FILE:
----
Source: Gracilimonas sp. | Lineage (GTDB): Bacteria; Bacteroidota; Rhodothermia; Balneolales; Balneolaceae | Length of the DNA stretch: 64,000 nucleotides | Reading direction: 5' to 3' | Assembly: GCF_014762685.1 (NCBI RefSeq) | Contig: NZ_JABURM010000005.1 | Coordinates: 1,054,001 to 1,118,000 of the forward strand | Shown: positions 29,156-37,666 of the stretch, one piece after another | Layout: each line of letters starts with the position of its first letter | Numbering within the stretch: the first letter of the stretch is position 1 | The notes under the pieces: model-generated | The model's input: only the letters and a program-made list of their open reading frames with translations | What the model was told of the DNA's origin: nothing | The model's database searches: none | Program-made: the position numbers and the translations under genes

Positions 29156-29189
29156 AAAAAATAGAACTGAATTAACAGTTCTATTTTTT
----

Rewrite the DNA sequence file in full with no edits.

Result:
Source: Gracilimonas sp. | Lineage (GTDB): Bacteria; Bacteroidota; Rhodothermia; Balneolales; Balneolaceae | Length of the DNA stretch: 64,000 nucleotides | Reading direction: 5' to 3' | Assembly: GCF_014762685.1 (NCBI RefSeq) | Contig: NZ_JABURM010000005.1 | Coordinates: 1,054,001 to 1,118,000 of the forward strand | Shown: positions 29,156-37,666 of the stretch, one piece after another | Layout: each line of letters starts with the position of its first letter | Numbering within the stretch: the first letter of the stretch is position 1 | The notes under the pieces: model-generated | The model's input: only the letters and a program-made list of their open reading frames with translations | What the model was told of the DNA's origin: nothing | The model's database searches: none | Program-made: the position numbers and the translations under genes

Positions 29156-29189
29156 AAAAAATAGAACTGAATTAACAGTTCTATTTTTT